The Old Head Lighthouse is the nearest point of land to one of the most significant historic shipwrecks. The RMS Lusitania, which was hit by a single torpedo fired by a u-boat in 1915, lies just over 11 miles due south and a few degrees west of the Old Head. Today, the black and white striped lighthouse overlooks the deep waters where the wreck of the RMS Lusitania lies. The light of the tower extends some 20 nautical miles, while the tower itself is 30 metres high. It is one of the major lights on the south coast and a key guiding point to Kinsale. Today the lighthouse is automated.


04. Skellig Lighthouse, Kerry

One of the main lights off the south west coast, Skellig Lighthouse sits on the larger of the Skelligs Rocks, about eight miles from the mainland. The island itself boasts a long religious tradition, but the lighthouse not so much, although it was built in 1826. In fact, the island had two lighthouses – one remains in operation today. It was only in 1987 that the lighthouse became unmanned and fully electric and it is said that in the past, George Bernard Shaw paid it a visit. Today, the lighthouse operates via solar power and continues to act as a vital guide for mariners. The Skellig Experience Centre allows tourists to step into (a reconstruction of) Skelligs Lighthouse, and inspect equipment, artefacts, log books, charts and discovery what life was like as a lighthouse keeper.


05. Tarbert Island Lighthouse, Clare

It is hard to miss the picturesque beauty of Tarbert Lighthouse, which has been safely navigating ships since 1834 up and down the Shannon Estuary into the port of Foynes. The lighthouse is built on a tidal rock on the north side of Tarbert Island and a cast iron bridge connects the lighthouse to the shore. One of Ireland’s prettiest lighthouses, it stands lonely without a keeper’s cottage, which is no longer in existence.


06. Valentia Island Lighthouse, Cork

Situated at Cromwell Point on the north of Valentia Island, this idyllic lighthouse was originally home to Cromwell Fleetwood Fort. It was one of two lighthouses built on the island in the 16th century and the first light for Cromwell Point glowed in 1828. Since 1947 the lighthouse has been automated and today it is open to the public for guided tours. Its white light extends 17 nautical miles while its red one shines 15 of those. The tower itself is 15 metres high and the lighthouse operates a harbour light to guide vessels from the sea and lead them through the northern entrance of Valentia Harbour past Harbour Rock. The lighthouse is open for private group tours during the winter months, subject to weather conditions.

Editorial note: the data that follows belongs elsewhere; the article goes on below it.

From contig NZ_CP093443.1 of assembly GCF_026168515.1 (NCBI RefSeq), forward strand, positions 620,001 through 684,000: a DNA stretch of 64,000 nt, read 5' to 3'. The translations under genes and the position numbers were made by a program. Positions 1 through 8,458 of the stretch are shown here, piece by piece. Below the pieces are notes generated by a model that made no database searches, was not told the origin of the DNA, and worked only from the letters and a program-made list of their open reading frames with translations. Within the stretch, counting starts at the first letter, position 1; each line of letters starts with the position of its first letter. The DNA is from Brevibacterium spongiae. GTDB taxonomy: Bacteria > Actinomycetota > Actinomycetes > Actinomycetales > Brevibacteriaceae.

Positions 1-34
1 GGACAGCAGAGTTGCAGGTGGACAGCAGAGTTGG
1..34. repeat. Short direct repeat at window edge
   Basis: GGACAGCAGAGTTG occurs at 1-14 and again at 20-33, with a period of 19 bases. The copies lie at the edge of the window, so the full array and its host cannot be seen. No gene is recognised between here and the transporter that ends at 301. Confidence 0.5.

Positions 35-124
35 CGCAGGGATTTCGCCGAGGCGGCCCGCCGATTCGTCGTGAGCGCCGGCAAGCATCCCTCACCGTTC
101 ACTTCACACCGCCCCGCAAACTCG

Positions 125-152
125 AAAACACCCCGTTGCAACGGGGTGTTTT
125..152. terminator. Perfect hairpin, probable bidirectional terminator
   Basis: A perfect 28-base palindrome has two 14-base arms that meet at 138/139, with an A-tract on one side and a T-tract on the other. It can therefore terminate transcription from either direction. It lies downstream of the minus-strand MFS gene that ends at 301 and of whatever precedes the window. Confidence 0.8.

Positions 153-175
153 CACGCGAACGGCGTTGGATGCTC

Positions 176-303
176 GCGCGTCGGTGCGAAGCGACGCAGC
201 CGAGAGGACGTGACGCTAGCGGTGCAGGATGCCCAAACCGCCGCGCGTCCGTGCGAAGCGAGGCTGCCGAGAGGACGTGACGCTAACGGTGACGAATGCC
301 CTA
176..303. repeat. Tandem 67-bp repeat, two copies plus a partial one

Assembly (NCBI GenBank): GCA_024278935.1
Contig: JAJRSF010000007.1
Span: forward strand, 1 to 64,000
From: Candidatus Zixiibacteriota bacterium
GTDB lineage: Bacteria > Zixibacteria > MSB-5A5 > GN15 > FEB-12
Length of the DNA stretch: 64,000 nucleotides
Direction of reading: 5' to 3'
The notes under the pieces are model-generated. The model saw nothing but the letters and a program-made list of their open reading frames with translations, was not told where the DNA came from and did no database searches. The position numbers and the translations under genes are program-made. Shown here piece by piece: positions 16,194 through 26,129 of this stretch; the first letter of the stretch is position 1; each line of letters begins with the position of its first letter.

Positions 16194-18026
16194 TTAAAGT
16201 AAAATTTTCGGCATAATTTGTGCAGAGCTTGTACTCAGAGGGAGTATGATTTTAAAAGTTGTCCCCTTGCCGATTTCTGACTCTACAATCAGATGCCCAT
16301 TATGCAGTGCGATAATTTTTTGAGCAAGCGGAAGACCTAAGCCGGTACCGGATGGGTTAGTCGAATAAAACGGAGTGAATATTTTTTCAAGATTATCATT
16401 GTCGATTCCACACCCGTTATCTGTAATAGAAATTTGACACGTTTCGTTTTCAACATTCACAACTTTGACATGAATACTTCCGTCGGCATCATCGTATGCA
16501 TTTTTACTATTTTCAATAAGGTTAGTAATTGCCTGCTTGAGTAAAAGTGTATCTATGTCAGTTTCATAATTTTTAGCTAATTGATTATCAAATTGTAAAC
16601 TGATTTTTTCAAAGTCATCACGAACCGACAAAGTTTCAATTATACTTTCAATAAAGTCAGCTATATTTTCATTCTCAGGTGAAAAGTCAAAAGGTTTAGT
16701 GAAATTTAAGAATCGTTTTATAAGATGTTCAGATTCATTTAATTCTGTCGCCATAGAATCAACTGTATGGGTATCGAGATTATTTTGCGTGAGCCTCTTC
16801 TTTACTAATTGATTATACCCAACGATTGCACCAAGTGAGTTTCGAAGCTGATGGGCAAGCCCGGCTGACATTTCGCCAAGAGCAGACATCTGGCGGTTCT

Youghal-Lighthouse-go-wild-magazine-wild-atlantic-way-ireland07. Youghal Lighthouse, Cork

A tower was first built on the site of Youghal Lighthouse in 1202 before the nuns of the Chapel of St. Anne took over the running of the light in the tower. Situated on the cliffs at the entrance to Youghal Bay, the tower at the lighthouse was knocked in 1848 to make way for the current lighthouse, which can cater for a larger number of vessels. Today the lighthouse, which began working in 1852, is automated with a light flashing every 2.5 seconds – it shines 17 nautical miles from shore. Movie fans will recognise the lighthouse from Moby Dick – Youghal stood in for New Bedford, Massachusetts in the classic film.